The State of New Mexico continued to gather funds for work to resume at the Carlsbad Brine Well after Eddy County agreed to set aside money for the project.
Work paused in July 2020 by the New Mexico Energy, Minerals and Natural Resources Department (ENMRD) as additional funds were needed to continue the project where U.S. Highways 62/180 and 285 converge to form the South Y.
Tuesday, Eddy County Board of County Commissioners approved $1.5 million in funds for final implementation of remediation work.
According to Eddy County Commission documents, $18 million was needed to finish the work.
ENMRD secured $5 million in a special appropriation from House Bill 2 (HB-2) during the last New Mexico Legislative session. Another special appropriation of $10 million from the New Mexico Department of Transportation’s (DOT) State Road Fund was set aside, per county records.
Eddy County and the City of Carlsbad provided the remaining $3 million combined for the work, county documents indicated.
Eddy County Manager Allen Davis said local officials had several talks with ENMRD Secretary Sarah Cottrell-Propst on funding the project.
“We talked about the monies that have been committed to date,” he said.
According to Eddy County documents, original appropriations and contributions for the work was $54 million and $49 million was spent through Nov. 6, 2020.
The Wood Group, an engineering firm, estimated the cost to finish the project was $24 million and there was $3.2 million in estimated cost reductions, county documents read.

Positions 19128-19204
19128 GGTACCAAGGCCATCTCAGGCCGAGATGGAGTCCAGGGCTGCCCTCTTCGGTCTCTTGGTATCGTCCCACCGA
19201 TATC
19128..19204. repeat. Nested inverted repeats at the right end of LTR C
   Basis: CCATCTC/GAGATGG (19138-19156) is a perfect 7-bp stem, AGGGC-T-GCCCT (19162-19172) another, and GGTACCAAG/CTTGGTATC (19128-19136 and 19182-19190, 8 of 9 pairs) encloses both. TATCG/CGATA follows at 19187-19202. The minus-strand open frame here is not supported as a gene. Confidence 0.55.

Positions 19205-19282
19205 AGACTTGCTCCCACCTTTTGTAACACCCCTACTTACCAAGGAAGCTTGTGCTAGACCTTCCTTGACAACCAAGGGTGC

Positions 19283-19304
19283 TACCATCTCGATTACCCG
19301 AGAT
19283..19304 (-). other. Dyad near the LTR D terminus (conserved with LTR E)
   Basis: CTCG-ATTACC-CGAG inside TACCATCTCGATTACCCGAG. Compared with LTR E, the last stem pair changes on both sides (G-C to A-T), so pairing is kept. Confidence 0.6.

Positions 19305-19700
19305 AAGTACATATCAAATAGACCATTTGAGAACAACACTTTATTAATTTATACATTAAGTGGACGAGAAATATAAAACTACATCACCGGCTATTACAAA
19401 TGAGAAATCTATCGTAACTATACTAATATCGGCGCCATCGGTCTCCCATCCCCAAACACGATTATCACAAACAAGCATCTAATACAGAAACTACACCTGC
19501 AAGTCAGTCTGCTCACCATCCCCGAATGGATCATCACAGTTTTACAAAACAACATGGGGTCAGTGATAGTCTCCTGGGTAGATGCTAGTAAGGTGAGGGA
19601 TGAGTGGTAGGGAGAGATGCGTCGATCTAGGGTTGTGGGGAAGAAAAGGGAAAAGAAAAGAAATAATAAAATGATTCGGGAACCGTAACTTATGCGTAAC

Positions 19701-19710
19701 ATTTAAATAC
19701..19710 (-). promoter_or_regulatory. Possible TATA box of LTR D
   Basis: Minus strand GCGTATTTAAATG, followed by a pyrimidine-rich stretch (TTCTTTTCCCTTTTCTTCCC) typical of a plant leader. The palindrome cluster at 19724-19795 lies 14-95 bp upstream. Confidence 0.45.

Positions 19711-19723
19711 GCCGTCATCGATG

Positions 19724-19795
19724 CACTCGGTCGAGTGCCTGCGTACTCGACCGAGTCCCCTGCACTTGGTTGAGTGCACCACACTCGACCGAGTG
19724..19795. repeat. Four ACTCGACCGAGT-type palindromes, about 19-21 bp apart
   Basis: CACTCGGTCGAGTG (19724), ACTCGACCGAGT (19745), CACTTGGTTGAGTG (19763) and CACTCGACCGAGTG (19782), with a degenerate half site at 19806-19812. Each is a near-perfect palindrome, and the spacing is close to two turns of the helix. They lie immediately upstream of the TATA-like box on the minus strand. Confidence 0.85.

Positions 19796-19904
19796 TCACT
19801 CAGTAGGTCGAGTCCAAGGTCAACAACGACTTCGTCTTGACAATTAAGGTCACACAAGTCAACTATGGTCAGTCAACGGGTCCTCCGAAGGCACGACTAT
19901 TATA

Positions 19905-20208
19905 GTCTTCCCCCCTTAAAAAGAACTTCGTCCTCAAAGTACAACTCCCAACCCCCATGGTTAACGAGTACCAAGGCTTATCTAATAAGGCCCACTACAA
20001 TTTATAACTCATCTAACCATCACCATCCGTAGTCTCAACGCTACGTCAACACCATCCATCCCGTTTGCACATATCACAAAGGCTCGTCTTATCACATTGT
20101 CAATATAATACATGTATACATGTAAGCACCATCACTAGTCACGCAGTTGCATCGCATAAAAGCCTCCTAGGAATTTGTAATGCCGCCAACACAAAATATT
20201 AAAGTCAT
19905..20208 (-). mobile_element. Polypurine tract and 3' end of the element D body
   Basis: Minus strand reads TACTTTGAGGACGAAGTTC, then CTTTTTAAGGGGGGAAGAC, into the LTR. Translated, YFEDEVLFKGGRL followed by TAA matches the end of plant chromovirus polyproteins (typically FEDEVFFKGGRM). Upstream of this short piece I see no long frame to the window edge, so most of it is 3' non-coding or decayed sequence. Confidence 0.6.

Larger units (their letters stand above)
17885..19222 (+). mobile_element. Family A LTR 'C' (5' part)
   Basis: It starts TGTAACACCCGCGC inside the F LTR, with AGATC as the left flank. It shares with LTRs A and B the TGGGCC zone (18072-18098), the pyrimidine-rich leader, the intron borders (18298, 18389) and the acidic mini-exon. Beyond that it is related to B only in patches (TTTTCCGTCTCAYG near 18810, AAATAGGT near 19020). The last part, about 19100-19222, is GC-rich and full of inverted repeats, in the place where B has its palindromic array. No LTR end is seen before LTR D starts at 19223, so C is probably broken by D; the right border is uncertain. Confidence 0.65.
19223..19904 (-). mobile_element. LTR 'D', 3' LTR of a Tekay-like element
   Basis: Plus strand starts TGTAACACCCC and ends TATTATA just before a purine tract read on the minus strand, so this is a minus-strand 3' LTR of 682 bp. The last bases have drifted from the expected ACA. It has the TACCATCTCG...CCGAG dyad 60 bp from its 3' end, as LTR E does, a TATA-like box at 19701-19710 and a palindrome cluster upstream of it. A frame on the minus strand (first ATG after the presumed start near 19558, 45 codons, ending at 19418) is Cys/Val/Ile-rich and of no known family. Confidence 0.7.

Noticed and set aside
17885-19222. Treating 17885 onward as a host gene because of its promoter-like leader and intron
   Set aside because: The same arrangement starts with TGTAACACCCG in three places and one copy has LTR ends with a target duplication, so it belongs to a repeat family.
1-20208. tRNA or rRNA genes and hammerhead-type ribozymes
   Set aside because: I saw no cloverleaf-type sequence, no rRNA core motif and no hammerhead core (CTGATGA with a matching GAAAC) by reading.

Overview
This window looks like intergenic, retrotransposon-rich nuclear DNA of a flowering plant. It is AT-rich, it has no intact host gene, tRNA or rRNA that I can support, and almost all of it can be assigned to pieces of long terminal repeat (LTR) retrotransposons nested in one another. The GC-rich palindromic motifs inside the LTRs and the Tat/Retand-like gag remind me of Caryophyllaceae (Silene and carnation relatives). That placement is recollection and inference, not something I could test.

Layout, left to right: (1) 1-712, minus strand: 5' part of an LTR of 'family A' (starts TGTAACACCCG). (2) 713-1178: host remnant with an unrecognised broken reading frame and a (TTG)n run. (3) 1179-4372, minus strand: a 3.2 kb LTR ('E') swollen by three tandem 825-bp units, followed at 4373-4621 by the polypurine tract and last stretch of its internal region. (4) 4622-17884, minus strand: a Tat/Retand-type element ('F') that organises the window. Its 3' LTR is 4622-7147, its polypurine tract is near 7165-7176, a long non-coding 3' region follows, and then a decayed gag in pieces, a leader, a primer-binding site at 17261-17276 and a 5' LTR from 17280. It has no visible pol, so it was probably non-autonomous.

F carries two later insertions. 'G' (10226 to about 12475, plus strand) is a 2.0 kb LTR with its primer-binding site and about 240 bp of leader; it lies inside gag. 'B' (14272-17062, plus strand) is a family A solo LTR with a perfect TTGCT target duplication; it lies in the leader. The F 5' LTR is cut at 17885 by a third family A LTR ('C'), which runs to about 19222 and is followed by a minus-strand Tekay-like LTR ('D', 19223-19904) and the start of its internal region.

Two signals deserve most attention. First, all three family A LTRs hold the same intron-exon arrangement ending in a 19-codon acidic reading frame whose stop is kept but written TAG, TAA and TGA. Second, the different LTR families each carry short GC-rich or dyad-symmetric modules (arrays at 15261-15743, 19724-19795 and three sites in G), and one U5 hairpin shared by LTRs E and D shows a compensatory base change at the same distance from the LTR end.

The remaining fund balance was $3.8 million, per the documents.
“My recommendation is you that you approve the agreement,” Davis said to commissioners.
“This agreement is principally about the money. The State needs the City and County’s commitment before they can go, according to House Bill 2 to say we have the firm commitment.”
Davis said if the County and City did not commit the money then funds from the State would have been at risk.
“The governor has made her opinion clear, there’s no more State money after this,” he said.
Steve McCutcheon, commission chairperson, credited Davis for arranging a settlement for the Brine Well money.
“If you had not negotiated the last round, I wouldn’t have had the confidence and trust not to vote yes on this, so we do appreciate you handling the rest of this,” he said.
Kyle Marksteiner, City of Carlsbad spokesperson, said the City Council will vote on the measure on June 8.
ENMRD Spokesperson Susan Torres said Eddy County’s vote puts the State closer to finishing the project.
“We thank the commission for their continued support of this project. Once the City of Carlsbad votes on their funding we will be able to resume work quickly after and will keep the public updated when remediation will restart,” she said.
In the past, ENMRD stated the south portion of the Brine Well was backfilled and stabilized. While the north portion was partially filled and stabilized.
The Carlsbad Brine Well operated from 1978 to 2008 as a source of salt-laden water for use in oil well drilling. Fresh water was pumped into the subsurface to dissolve subsurface salt layers, creating a brine that was pumped out and trucked to the oil fields for use in drilling and completions. Removal of the salt created an underground cavity and a risk of collapse of the overlying ground, read the ENMRD website.
The New Mexico Oil Conservation Division (OCD) recognized the hazard in Carlsbad after a brine well near Artesia collapsed in July 2008. A second brine well north of Loco Hills collapsed months later.
Mike Smith can be reached at 575-628-5546 or by email at MSmith@currentargus.com or @ArgusMichae on Twitter.